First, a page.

Psychologist: Zamora Was 'Depressed'

The former Naval Academy midshipman accused in a love-triangle slaying has been emotionally weak for years and was in a "dominant-submissive" relationship with her ex-boyfriend, who's also charged, a psychologist testified Thursday.

Dr. Michael Lobb said Diane Zamora was depressed and had thought about suicide, mentioning mutilating herself with scalpels, hypodermic needles and medication.

Lobb, testifying for the defense, didn't say whether those things were true before her romantic rival, 16-year-old Adrianne Jones, was shot at an isolated lake in December 1995.

Ms. Zamora's ex-fiance, former Air Force Academy cadet David Graham, dominated and manipulated her during a relationship that began while they were in high school, Lobb said under questioning by Ms. Zamora's attorney, John Linebarger.

The testimony was meant to boost defense claims that Ms. Zamora, 20, was emotionally dependent on Graham, but under cross-examination by a prosecutor, Lobb seemed to portray Ms. Zamora as erratic and said her profile fit that of a "classic criminal."

Lobb called Ms. Zamora "a combination of someone who is psychopathically deviant and paranoid. The (testing) would indicate someone who has different views than the normal person in society ... Angry, resentful and argumentative would be a fair characterization."

Lobb agreed with prosecutor Sylvia Mandel that Ms. Zamora tended to "externalize blame for anger."

"Do you mean they could blame another person for something that has gone wrong in their lives?" Ms. Mandel asked.

"Yes," Lobb responded.

The psychologist said he based his opinion on letters between the couple, as well as interviews with each. He read the jury excerpts from letters Graham wrote from jail to Ms. Zamora:

"You are MINE so don't let anyone else near you," Graham wrote. "You are supposed to follow my rules as I follow yours."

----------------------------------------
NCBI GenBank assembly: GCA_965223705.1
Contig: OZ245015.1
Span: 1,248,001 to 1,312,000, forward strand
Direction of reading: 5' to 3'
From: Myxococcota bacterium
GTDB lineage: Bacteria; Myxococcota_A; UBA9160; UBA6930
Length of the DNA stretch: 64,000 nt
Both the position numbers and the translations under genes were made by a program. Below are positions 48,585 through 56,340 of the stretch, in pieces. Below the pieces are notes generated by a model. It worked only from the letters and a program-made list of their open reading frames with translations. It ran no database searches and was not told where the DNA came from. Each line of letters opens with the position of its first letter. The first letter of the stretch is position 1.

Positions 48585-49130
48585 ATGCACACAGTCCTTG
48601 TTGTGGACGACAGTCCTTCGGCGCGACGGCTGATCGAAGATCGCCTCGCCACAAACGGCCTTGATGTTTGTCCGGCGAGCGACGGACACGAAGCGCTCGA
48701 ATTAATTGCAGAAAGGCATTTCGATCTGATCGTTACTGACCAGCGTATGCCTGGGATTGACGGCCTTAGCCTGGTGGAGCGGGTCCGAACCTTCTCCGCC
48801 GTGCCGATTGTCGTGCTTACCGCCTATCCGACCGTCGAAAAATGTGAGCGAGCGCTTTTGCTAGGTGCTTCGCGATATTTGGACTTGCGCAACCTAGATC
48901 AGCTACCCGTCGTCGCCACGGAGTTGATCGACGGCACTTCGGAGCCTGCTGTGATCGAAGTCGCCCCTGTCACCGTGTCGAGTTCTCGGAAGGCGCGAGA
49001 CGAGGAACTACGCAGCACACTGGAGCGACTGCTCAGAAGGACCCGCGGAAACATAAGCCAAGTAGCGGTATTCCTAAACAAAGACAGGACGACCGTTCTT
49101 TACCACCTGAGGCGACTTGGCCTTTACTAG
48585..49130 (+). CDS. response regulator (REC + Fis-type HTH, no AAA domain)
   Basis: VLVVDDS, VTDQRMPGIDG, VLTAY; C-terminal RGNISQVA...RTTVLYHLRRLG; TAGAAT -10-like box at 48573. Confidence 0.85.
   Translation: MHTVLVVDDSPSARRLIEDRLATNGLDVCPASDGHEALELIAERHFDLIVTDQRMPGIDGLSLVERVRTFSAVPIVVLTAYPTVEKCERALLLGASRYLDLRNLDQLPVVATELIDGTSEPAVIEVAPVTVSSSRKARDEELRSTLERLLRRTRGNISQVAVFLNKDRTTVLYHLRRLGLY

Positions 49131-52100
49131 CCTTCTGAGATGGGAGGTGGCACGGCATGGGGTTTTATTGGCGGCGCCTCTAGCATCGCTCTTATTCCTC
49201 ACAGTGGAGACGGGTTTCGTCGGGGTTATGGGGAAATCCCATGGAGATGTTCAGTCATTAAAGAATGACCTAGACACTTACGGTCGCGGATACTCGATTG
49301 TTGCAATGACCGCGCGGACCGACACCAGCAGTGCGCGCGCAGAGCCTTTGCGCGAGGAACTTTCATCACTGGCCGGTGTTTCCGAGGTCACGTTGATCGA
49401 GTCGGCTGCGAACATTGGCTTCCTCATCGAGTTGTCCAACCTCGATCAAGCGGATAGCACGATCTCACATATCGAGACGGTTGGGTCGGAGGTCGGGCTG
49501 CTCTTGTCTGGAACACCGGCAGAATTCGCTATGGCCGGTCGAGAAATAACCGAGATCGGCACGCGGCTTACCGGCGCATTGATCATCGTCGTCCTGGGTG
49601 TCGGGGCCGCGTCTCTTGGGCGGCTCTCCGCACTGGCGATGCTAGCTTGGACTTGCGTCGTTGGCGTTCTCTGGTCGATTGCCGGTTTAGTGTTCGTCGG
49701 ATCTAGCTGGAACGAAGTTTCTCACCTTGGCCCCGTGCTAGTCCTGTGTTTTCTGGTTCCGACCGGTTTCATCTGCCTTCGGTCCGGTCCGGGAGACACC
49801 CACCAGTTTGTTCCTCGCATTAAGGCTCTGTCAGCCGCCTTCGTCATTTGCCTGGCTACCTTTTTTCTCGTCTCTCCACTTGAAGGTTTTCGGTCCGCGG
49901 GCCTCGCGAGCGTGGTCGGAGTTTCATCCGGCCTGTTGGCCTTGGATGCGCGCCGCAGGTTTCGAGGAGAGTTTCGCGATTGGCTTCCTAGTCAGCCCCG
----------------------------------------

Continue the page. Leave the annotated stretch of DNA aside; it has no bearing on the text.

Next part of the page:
Among the rules Graham outlined for Ms. Zamora were: "If anyone either male or female hugs or kisses you, deck them," and "write at least 30 pages a week."

Graham pleaded with her not to tell authorities what happened the night Miss Jones was killed.

"My lawyer costs more than O.J.'s. If I can ignore mine you can ignore yours," one letter said. "If we both have to spend 10 years in prison, that would be better than you going free and me having to spend 40 years."

Defense attorneys, who rested their case after Lobb testified, said Graham killed Miss Jones without Ms. Zamora's help because his one night stand with the teen-ager threatened their relationship.

Earlier this week, Ms. Zamora testified that Graham sexually abused her. She blamed Graham, 20, for the killing and said she tried to protect him by making her confession conform to his.

Ms. Zamora said she tried to retract her confession but police wouldn't let her. In the cnfession, she said she had urged Graham to kill the girl and had taken part in the slaying.

She faces life in prison if convicted. Graham will be tried later this year and also faces life.

Written by Chris Newton
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